Thursday, March 2, 2017

PhD Talk for AcademicTranfer: How to find focused flow

This post is part of the series PhD Talk for AcademicTransfer: posts written for the Dutch academic career network AcademicTransfer, your go-to resource for all research positions in the Netherlands.

These posts are sponsored by AcademicTransfer, and tailored to those of you interested in pursuing a research position in the Netherlands.

If these posts raise your interest in working as a researcher in the Netherlands, even better - and feel free to fire away any questions you might have on this topic!


Today, I want to talk about the state of focused flow. Have you experienced the type of deep concentration, where you simply work without getting distracted, and the rest of the world ceases to exist? Maybe you've experienced this sensation while reading a book, or while being fully engaged in a computer game. Perhaps you have experienced this feeling while studying for an exam and working through examples. Most of us are familiar with this feeling. Bringing back this state of focused flow when working on your research can be a bit more challenging, especially for PhD students faced with the daunting task of working on a research project for three, four, or more years.

Don't worry that you won't be able to get the feeling of focused flow ever back when you struggle with concentration. A meditation teacher once told me that the state of focused flow is always there. You can compare this state of our mind to a clear sky. When we have difficulties concentrating, our thoughts are like clouds that prevent us from seeing the clear sky. However, all we need to do is to clear away the clouds, and we will have access again to the state of focused flow.

Leaving aside the philosophical musings about our mind, and how it can get muddled, there are practical steps you can take to work in a more concentrated way. Here are some suggestions for you to try out when you find yourself going down the rabbit hole of the internet afternoon after afternoon:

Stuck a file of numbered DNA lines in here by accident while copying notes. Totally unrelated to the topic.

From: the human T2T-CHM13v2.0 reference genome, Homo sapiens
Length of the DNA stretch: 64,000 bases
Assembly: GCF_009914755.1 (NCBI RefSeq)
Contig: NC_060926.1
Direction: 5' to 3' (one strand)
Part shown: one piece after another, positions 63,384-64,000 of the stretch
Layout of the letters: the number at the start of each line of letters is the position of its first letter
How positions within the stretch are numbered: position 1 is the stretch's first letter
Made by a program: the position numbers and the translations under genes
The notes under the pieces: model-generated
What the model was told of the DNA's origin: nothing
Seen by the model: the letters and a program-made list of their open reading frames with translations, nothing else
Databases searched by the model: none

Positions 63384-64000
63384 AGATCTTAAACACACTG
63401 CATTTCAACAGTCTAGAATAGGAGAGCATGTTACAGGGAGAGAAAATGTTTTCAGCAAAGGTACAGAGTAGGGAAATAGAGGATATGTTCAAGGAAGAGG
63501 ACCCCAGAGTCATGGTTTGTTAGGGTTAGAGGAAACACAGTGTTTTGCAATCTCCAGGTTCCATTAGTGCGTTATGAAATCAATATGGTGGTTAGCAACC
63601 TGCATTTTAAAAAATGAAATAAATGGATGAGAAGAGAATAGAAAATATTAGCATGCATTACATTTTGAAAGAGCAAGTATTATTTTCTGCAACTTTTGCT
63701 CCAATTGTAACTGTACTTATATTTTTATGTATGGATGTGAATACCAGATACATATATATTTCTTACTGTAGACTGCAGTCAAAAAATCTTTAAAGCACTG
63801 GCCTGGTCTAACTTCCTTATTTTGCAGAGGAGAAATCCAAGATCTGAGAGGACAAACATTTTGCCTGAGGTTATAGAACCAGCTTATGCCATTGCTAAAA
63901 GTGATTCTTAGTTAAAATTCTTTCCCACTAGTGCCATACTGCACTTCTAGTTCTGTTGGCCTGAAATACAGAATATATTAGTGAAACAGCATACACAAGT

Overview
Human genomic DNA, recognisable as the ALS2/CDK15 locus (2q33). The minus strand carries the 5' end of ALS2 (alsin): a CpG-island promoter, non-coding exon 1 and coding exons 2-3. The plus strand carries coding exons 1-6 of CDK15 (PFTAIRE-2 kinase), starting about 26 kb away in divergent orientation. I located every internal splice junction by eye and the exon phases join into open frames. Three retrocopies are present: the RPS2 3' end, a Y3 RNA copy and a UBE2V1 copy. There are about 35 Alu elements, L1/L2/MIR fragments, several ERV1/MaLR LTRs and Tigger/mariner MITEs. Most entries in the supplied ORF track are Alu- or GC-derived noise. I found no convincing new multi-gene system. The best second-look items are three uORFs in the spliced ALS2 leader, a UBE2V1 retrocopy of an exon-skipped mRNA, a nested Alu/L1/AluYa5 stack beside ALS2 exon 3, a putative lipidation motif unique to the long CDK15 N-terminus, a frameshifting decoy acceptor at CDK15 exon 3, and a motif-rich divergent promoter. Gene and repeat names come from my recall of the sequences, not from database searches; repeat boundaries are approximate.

1. Planning
In Dutch, we have a saying "goed begonnen is half gewonnen", which means something like "if you start well, you've already won half". For research, a good start is a planning of the work you need to do. I've extensively written about the topic of planning, including using smaller time blocks to fit in all my tasks, and tips for productive planning. For a given day, you should know what you need to be doing, and how much time you are expecting each of these tasks to take. You will be less likely to drift off if you only have an hour each day to work on a given task and then need to move on to the next topic, than when you set aside a few consecutive days to work on a single topic only (because, for example, the deadline is approach). So plan ahead of time to make sure you can meet your deadlines, and work in short chunks of time on a given topic.

2. Clear goals
Along with good planning comes knowing exactly what you need to do. Don't tell yourself that you will write on your paper between 8 am and 10 am. Instead, set a goal for this chunk of time. For example, aim at adding 1000 words to the draft, or make two drawings. Once it is clear for your mind what exactly needs to be done, you'll be less likely to start procrastinating.

3. Pomodoro
The pomodoro technique consists of using a timer to time 25 minutes, and then you are allowed a 5 minute break. During the 25 minutes, you are allowed to work only on your task. No internet browsing, no phone calls - if you do get interrupted, your pomodoro is considered invalid, and you need to start over again. After three or four pomodoros, a longer break of about 30 minutes is recommended. When 25 minutes of concentrating seems too long for you, you can start with smaller time increments. The pomodoro technique is ideal to help you plow through tedious tasks, or to motivate you during writing.

4. Real breaks

When you decide to take a break, make it count. Don't just sit and browse the internet for the umptieth time. Read a book, do some drawing, have a cup of tea, go outside for some fresh air - whatever you need to break away from your task and refresh your mind. You'll feel more alert and with better concentration after a conscious break than when you just spend it liking your friends' pictures on facebook.

5. Know when to stop
If a day is not going well, don't force yourself to stay late and make up for the damage done during the day. Leave work as it is, and go do something fun and refreshing, knowing that you can revisit the problem the next day. Of course, I'm not giving you here a license to postpone everything always to tomorrow! The key here is to be honest with yourself. If you're having a bad day, chances are that your heavy number crunching research is not going to come together.

6. Ask yourself why you are drifting off